I think that their pride in us comes only after they know they are loved.  I could be busy and accomplished, and it wouldn't matter at all if I didn't love my kids.  But because I somehow fit in a life of my own around life as their mom, they are proud of my life outside of being their mom.

Are your kids proud of you?  You might make a killer apple pie, or sew prom dresses, or paint pictures or walls.  You might have a job that helps others or requires skill.  You might make great sound effects when you read aloud.  If you asked your kids, what would they say?

Wednesday, September 22, 2010

Fall Into Reading Challenge - 2010

It's Fall.  That means it's time for Callapidder Days' Fall into Reading Challenge.  Because I'm a book reviewer at 5 Minutes for Books and currently read between 1900- 2800 pages a month, I hardly need a challenge to insure that I am reading (as I did when I joined the first one, and had forsaken my love of reading -- obviously it worked!!).

**Shameless plug before I give my list.  We are having a Fall Festival of Children's Books this week, so if you like picture books for all ages and of all types, check it out.  We have about 10 giveaways in all!

And now, on to my list.  As a reviewer, I don't really know what I'm going to be reading in the middle of December, because I want to be open to accept a book and read and review it.  However, there are some books that I have on my personal shelf that I've been meaning to get to.  There are also some advance copies that I've had standing by that I need to get to, and I have a super secret project for which I will be reading a lot of children's literature over the next few months -- okay it's not super-secret anymore.  I'm a Round 1 judge for the Cybils Middle Grade Fiction category.  BIG WORK ahead!


Review titles I would like to finish by the end of the challenge:

Adult Fiction:
  • Out of the Shadows -- by Joanne Rendell. I enjoyed her first two books. I got this a week ago and am chomping to get started on it!
Adult Memoir and Non-Fiction:
Young Adult (been loving all the YA I've been reading):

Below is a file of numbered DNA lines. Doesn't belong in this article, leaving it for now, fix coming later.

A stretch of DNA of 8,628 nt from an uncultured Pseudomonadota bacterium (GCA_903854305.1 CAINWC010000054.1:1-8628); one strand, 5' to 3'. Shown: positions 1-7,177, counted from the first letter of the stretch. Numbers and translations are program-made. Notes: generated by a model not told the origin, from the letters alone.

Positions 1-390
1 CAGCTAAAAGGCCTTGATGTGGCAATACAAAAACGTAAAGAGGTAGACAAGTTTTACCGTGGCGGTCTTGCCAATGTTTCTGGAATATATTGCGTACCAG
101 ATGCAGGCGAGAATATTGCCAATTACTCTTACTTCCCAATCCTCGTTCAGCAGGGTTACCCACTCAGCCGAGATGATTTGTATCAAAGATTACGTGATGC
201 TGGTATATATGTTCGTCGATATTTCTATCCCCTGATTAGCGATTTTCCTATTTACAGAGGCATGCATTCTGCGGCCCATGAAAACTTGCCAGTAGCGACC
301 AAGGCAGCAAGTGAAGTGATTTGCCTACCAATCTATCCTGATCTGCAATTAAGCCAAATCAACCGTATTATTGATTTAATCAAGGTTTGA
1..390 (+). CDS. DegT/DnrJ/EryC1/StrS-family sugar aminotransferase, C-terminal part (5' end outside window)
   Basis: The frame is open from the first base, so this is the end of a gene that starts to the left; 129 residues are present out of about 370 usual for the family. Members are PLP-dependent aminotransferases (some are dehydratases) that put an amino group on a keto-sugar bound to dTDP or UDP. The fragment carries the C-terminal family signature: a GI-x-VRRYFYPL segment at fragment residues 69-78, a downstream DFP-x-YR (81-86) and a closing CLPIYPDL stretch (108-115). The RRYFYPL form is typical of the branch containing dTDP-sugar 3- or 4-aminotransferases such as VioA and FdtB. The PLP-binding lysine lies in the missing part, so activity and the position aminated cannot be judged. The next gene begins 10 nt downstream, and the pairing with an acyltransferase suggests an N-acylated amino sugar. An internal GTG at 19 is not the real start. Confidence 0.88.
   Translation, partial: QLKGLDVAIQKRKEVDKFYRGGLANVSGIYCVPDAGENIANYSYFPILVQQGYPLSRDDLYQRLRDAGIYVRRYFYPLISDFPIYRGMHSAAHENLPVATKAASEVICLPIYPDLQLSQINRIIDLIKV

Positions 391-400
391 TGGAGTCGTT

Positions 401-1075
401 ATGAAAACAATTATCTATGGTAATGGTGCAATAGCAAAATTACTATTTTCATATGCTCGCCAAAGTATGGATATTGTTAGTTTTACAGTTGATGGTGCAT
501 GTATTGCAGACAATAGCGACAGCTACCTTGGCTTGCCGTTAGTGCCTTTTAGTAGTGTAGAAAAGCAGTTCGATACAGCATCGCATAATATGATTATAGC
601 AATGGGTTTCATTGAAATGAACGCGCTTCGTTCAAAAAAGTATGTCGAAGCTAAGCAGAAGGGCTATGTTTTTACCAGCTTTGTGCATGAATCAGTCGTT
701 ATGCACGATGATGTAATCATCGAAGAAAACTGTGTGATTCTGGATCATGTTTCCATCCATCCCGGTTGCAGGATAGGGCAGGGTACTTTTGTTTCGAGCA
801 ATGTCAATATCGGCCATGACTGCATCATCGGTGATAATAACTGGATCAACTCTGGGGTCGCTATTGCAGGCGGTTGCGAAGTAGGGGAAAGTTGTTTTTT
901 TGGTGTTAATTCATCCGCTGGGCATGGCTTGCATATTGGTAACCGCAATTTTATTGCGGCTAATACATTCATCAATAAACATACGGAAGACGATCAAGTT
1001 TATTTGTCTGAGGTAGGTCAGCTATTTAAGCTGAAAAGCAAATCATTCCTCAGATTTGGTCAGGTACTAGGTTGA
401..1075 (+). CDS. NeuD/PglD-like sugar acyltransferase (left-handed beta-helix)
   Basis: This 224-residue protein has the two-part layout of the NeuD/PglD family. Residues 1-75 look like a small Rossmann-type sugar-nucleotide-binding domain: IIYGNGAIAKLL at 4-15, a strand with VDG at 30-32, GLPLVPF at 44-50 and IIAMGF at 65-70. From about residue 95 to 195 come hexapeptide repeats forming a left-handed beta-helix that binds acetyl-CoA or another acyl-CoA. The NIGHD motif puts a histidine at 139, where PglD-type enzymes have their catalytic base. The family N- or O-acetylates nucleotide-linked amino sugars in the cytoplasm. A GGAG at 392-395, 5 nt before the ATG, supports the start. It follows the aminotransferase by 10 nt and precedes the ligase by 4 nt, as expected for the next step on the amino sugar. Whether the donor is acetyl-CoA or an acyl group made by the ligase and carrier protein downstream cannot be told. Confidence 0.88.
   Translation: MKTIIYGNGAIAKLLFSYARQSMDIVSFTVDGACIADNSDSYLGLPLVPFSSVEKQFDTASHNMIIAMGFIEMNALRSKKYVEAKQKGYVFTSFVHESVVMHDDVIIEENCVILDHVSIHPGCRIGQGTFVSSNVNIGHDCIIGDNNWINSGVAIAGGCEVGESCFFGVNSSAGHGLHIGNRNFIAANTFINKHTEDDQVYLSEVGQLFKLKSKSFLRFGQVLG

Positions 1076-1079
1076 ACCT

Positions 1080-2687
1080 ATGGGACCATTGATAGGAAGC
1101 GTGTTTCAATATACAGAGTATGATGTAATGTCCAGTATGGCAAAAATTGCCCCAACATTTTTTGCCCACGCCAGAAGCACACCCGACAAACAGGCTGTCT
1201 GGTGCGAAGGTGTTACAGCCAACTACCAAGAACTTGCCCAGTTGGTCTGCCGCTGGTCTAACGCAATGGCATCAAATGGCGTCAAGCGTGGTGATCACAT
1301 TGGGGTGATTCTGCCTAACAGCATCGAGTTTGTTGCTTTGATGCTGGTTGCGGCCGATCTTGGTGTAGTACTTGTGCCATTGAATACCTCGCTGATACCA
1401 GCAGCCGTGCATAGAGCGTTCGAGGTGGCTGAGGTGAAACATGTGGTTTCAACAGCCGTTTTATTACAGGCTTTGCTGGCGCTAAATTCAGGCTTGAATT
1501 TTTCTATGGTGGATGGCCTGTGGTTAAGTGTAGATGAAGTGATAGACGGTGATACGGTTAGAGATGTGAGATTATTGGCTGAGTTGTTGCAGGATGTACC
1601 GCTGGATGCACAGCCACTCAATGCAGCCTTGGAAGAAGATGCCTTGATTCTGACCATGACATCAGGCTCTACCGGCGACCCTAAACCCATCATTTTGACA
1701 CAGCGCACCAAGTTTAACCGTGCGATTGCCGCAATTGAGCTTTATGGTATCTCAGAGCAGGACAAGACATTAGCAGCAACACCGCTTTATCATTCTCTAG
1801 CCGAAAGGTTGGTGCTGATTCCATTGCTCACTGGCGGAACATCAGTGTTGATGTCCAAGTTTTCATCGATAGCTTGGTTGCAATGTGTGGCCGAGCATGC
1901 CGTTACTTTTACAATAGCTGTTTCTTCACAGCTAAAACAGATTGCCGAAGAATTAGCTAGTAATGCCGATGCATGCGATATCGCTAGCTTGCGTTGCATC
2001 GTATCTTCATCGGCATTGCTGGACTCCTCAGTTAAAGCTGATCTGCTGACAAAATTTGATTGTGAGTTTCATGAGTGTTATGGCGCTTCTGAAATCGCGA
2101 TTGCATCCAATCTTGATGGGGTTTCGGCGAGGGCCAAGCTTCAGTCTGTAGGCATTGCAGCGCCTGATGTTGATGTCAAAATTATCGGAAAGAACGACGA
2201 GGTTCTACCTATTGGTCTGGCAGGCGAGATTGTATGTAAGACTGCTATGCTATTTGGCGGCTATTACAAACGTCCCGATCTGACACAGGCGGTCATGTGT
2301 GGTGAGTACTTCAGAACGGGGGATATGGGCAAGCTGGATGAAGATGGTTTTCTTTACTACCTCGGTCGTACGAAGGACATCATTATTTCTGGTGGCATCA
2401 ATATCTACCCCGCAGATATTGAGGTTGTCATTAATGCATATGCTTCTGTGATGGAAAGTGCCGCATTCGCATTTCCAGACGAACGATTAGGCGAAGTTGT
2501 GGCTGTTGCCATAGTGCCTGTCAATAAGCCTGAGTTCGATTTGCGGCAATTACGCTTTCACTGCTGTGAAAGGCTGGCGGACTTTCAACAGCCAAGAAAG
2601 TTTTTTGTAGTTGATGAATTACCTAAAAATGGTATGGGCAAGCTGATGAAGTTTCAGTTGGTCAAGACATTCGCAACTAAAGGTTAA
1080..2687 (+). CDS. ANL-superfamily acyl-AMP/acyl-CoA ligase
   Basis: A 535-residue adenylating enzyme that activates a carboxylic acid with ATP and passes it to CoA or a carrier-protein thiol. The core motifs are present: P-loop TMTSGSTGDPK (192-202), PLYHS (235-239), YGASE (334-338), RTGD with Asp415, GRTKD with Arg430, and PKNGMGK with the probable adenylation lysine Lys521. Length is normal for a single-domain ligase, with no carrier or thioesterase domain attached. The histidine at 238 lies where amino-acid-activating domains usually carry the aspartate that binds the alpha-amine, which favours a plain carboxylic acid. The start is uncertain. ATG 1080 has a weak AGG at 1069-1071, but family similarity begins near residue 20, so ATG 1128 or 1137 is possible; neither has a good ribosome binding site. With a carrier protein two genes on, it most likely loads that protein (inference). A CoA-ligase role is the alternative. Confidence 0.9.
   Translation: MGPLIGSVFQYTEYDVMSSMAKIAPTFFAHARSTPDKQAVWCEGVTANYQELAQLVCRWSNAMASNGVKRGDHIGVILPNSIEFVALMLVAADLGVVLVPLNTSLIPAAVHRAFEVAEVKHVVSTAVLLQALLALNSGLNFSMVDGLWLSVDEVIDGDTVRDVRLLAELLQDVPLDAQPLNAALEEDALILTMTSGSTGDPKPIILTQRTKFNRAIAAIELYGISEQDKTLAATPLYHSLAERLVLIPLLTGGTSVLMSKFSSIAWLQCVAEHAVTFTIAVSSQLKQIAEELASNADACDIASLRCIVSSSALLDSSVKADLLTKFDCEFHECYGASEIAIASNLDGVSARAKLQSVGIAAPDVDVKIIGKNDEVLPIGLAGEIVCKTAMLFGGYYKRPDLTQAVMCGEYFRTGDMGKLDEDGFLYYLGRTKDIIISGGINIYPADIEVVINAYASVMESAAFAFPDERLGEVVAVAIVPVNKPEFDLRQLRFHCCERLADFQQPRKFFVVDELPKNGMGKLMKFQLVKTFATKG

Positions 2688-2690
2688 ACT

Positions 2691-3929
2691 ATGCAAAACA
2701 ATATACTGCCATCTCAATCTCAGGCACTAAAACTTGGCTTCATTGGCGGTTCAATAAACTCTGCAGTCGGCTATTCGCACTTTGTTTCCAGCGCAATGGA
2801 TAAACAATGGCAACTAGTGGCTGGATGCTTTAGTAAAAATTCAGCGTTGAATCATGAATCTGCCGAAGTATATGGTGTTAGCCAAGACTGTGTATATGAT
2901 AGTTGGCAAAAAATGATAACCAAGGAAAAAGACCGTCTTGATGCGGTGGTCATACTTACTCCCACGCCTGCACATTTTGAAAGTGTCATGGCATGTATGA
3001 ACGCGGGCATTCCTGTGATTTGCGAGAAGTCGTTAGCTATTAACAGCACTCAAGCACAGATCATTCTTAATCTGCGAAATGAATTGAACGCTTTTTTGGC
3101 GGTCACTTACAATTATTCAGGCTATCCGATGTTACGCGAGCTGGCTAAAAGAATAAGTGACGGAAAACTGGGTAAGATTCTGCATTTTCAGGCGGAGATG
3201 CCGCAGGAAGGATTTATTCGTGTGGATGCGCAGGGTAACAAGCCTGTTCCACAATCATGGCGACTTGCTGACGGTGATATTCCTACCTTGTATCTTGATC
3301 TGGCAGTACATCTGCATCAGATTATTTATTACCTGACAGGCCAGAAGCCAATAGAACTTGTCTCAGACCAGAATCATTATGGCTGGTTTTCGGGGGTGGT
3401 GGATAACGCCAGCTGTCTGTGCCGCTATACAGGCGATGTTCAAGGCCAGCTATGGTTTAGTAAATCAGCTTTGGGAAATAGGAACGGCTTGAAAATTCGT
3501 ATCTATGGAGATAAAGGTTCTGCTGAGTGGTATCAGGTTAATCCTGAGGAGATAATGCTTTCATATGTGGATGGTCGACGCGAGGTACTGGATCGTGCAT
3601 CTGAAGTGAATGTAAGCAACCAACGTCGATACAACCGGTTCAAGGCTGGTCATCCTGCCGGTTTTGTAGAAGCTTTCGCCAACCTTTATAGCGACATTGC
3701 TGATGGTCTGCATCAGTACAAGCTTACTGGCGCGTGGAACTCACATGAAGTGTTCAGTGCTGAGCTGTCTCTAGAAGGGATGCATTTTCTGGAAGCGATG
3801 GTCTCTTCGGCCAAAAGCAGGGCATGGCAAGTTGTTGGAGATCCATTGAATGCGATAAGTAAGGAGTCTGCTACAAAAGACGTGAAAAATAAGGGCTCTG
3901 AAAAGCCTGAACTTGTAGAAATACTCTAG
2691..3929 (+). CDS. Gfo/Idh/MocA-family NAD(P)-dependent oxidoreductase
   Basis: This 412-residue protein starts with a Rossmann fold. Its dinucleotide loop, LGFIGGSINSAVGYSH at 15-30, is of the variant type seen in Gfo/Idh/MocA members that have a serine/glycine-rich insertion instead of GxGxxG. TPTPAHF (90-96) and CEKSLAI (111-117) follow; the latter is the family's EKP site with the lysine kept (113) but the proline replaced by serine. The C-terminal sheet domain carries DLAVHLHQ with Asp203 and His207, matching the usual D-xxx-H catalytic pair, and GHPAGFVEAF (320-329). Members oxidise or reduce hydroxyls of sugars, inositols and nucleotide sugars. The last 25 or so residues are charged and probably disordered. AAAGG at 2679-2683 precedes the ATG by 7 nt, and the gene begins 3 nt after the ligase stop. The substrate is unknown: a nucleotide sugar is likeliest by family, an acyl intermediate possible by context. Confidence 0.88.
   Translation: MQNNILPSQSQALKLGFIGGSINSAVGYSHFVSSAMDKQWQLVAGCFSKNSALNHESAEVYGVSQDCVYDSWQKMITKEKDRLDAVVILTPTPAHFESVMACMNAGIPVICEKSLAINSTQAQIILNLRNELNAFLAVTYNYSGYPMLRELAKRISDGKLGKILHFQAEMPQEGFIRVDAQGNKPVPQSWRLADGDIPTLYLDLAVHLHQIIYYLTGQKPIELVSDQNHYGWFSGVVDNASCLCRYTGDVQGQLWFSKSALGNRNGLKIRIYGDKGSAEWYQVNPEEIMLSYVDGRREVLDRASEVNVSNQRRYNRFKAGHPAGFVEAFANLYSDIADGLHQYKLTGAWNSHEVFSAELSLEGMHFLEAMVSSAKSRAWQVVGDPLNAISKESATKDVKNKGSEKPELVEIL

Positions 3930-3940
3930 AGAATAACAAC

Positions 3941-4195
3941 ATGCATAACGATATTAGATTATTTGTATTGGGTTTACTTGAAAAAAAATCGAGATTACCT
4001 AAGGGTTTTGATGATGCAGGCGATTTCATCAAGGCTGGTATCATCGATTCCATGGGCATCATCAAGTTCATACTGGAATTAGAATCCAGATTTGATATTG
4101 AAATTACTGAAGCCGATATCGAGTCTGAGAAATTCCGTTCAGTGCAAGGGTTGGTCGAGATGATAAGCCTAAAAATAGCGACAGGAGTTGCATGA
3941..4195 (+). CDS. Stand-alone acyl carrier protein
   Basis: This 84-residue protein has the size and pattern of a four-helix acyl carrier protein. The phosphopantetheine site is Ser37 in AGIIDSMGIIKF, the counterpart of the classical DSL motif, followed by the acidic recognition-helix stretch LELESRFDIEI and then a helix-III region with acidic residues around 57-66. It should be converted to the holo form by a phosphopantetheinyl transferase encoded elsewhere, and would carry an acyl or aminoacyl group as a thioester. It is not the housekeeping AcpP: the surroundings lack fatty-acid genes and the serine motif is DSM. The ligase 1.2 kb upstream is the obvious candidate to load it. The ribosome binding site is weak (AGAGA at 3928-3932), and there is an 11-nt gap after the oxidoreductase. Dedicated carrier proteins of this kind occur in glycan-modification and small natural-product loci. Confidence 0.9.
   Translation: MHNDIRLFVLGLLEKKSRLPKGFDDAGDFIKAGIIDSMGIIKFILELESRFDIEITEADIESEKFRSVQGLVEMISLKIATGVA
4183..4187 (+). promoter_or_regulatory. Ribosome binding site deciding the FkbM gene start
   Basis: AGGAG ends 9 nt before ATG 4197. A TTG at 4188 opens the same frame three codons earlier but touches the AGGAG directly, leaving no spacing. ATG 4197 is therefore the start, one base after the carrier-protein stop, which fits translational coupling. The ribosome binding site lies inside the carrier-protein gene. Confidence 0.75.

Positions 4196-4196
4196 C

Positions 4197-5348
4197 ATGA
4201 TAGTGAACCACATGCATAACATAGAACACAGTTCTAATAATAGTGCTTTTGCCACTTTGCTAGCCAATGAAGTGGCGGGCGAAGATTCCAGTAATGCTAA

• Extraordinary by Nancy Werlin -- I must read this next so that I can get the review and giveaway up at 5 Minutes for Books next week, but it looks like a great YA fairy novel.
  • Pies and Prejudice (Mother Daughter Book Club) -- I love this series -- love, love! It's a long book, and Amanda (12) and I reading it aloud, but we should finish in the next month or so, and then I'd honestly like to get started right away on another with her.
Middle Grade Fiction:
  • The Kneebone Boy by Ellen Potter -- I just started this last night, and it's living up to the delightfully quirky expectation I had for it!

Personal titles that I want to finally read (I would like to get to at least 4 out of these 5)
For personal study:
Um -- typing out all these books was very eye-opening.  25 books (plus all the children's fiction I will be reading and anything else that might come my way?) -- that's a lot.  I actually think that reading 25 books in the 3 months isn't a problem at all, but will it be these 25 books?  We'll see, right?

Want to keep up with me? I invite you to subscribe to my blog feed (I post a few times a week about parenting a 6 year old boy and a 12 year old girl, my life in general, and our love of books!), and/or the 5 Minutes for Books feed (We post about twice a day -- reviews and giveaways of all genres for all ages).


Tuesday, September 21, 2010

Chester Gets Matched

I came downstairs Sunday afternoon and saw my husband sitting in the living room, and Amanda draped on the loveseat -- both reading.  I quickly grabbed a book as I asked, "Oh, are we all reading together?"  That's a family activity I can get behind.

Amanda said, "We aren't all reading.  Kyle's playing computer."

I told Kyle to look through the bin and find a book, and he came and snuggled up with me in the other chair and we all read.

In spite of a busy back-to-school schedule, we are still managing to read around here.

One of the things Kyle had to bring for his first week of first grade was "his favorite book."  They used it throughout the week to do different activities.  The book Kyle chose was Chester's Masterpiece (linked to my original review).  He did indeed read it a lot this summer, and it grew on me as well.  I love the idea of Chester, but I don't find him as funny as my children do.  However, this story is very clever, and I love how Melanie Watt includes the elements of writing a story in it.

Two weeks into school, I asked him if they were finished with the book, and could he bring it home.  They were finished, he said, but he still wanted to read it.  He uses it in his free time.

I went to his Open house in week 3, and asked, "Do you want me to bring Chester home, and maybe you could take another book?  Nope.

Ally Condie's Matched was one of the hyped releases at BEA. I was able to hear her speak on the YA panel, and was so impressed by her. She's the kind of person I think I could be friends with, but more importantly to this work, she gets teens, in spite of the fact that she knows she's not one of them -- a hopelessly uncool adult -- because she's a high school teacher, and she remembers what it's like to be a teenager herself.